Labyrinths date back to Greek mythology and have existed throughout history as a way to test and challenge one’s mettle and might. They exist in every corner of the globe, just waiting to challenge intrepid travelers.
The most impressive mazes are constructed from all kinds of unique materials, from corn to hedges and even ice. They’re feats of engineering as much as art. Puzzles that require navigation and intuition. So, why not add one of these destinations to your bucket list?
Hampton Court Palace
- Location: Surrey, UK
- Cost: Adults $24.42, Children $12.20 (children under 5 years old are free)
Loftily claiming to be the “most famous maze in the history of the world,” Hampton Court is one of the most-visited hedge mazes on Earth and the UK’s oldest surviving maze. Commissioned around the year 1700 by William III, the impressive twists, turns and dead ends take visitors an average of 20 minutes to complete. The maze is part of a larger garden called the Wilderness, which contains over 1 million bulbs stretching as far as the eye can see.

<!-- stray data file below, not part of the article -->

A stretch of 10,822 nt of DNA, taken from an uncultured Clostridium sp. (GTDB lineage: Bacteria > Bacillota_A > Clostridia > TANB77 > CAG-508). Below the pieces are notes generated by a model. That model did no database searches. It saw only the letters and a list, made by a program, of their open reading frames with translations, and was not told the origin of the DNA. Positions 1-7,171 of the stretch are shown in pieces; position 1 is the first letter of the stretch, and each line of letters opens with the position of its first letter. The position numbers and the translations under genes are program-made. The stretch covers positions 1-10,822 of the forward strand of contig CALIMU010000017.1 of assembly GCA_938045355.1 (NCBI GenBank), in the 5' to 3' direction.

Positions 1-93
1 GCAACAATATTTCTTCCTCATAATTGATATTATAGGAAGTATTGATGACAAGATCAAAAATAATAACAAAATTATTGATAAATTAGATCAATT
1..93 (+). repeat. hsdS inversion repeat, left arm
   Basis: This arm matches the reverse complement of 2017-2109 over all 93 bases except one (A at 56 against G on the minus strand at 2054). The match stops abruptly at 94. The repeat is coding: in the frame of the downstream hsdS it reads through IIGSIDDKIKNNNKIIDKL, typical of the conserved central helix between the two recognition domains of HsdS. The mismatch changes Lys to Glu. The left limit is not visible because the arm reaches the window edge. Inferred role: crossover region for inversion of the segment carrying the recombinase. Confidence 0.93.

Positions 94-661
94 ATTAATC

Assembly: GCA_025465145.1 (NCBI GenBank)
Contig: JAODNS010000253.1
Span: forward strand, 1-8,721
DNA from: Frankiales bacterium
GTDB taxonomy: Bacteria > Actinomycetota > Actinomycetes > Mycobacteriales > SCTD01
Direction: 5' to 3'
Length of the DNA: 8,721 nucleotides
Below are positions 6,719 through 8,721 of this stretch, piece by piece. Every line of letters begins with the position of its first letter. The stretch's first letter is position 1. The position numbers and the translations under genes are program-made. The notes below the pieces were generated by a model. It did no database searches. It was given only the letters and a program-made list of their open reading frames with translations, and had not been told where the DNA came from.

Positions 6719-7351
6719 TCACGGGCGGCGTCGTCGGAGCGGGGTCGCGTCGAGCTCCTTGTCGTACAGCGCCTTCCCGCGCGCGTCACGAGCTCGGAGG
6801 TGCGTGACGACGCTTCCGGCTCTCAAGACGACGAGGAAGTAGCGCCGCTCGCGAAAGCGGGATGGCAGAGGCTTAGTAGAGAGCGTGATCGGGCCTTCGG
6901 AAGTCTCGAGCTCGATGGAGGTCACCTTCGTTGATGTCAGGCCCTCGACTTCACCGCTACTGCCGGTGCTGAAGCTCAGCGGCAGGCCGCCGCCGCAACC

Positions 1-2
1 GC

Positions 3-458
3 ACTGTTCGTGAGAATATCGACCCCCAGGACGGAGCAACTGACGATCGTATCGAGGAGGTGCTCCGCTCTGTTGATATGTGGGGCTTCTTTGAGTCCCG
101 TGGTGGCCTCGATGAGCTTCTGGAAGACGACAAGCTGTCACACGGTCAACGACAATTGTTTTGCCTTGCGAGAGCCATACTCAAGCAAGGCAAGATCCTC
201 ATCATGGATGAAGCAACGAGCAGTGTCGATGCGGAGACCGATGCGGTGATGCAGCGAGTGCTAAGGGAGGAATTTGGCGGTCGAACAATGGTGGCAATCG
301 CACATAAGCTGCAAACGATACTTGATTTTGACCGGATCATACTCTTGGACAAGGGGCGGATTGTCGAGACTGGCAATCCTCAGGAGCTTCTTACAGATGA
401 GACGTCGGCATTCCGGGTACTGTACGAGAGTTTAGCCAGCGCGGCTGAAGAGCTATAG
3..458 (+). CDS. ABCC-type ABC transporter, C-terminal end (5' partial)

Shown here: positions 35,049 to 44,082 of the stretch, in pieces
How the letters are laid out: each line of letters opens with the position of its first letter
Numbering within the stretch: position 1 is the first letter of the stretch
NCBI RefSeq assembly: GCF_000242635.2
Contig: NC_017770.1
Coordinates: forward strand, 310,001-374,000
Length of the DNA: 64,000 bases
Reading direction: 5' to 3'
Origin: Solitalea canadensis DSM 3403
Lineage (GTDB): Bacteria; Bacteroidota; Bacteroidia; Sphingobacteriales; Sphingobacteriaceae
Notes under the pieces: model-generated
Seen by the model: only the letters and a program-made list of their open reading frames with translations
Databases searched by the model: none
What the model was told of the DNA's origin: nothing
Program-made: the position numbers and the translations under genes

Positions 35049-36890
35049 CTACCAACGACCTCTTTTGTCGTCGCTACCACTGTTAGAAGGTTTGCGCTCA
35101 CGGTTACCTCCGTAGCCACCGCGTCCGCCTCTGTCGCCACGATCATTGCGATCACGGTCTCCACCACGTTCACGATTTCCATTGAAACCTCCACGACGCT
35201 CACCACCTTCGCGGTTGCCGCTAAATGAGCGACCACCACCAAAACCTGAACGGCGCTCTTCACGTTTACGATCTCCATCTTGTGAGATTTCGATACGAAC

Family, student and senior discounts are available. There is also an annual membership option, which provides access to six royal palaces throughout Britain.
Davis Mega Maze
- Location: Sterling, Mass.
- Cost: Adults $19.95, Children $16.95 (children under 5 years old are free)
Designed to be one of the most impressive corn mazes in the U.S., the New England Patriots-themed puzzle can take anywhere from 30 minutes to three hours to complete depending on how lost you get.
Over 3 miles of pathways lead to athletic checkpoints and challenges that include everything from field goal kicks, end goal slides and slingshots — all hidden within the maze. For an additional element, there is also a mobile app with geocaching and in-maze laser tag available.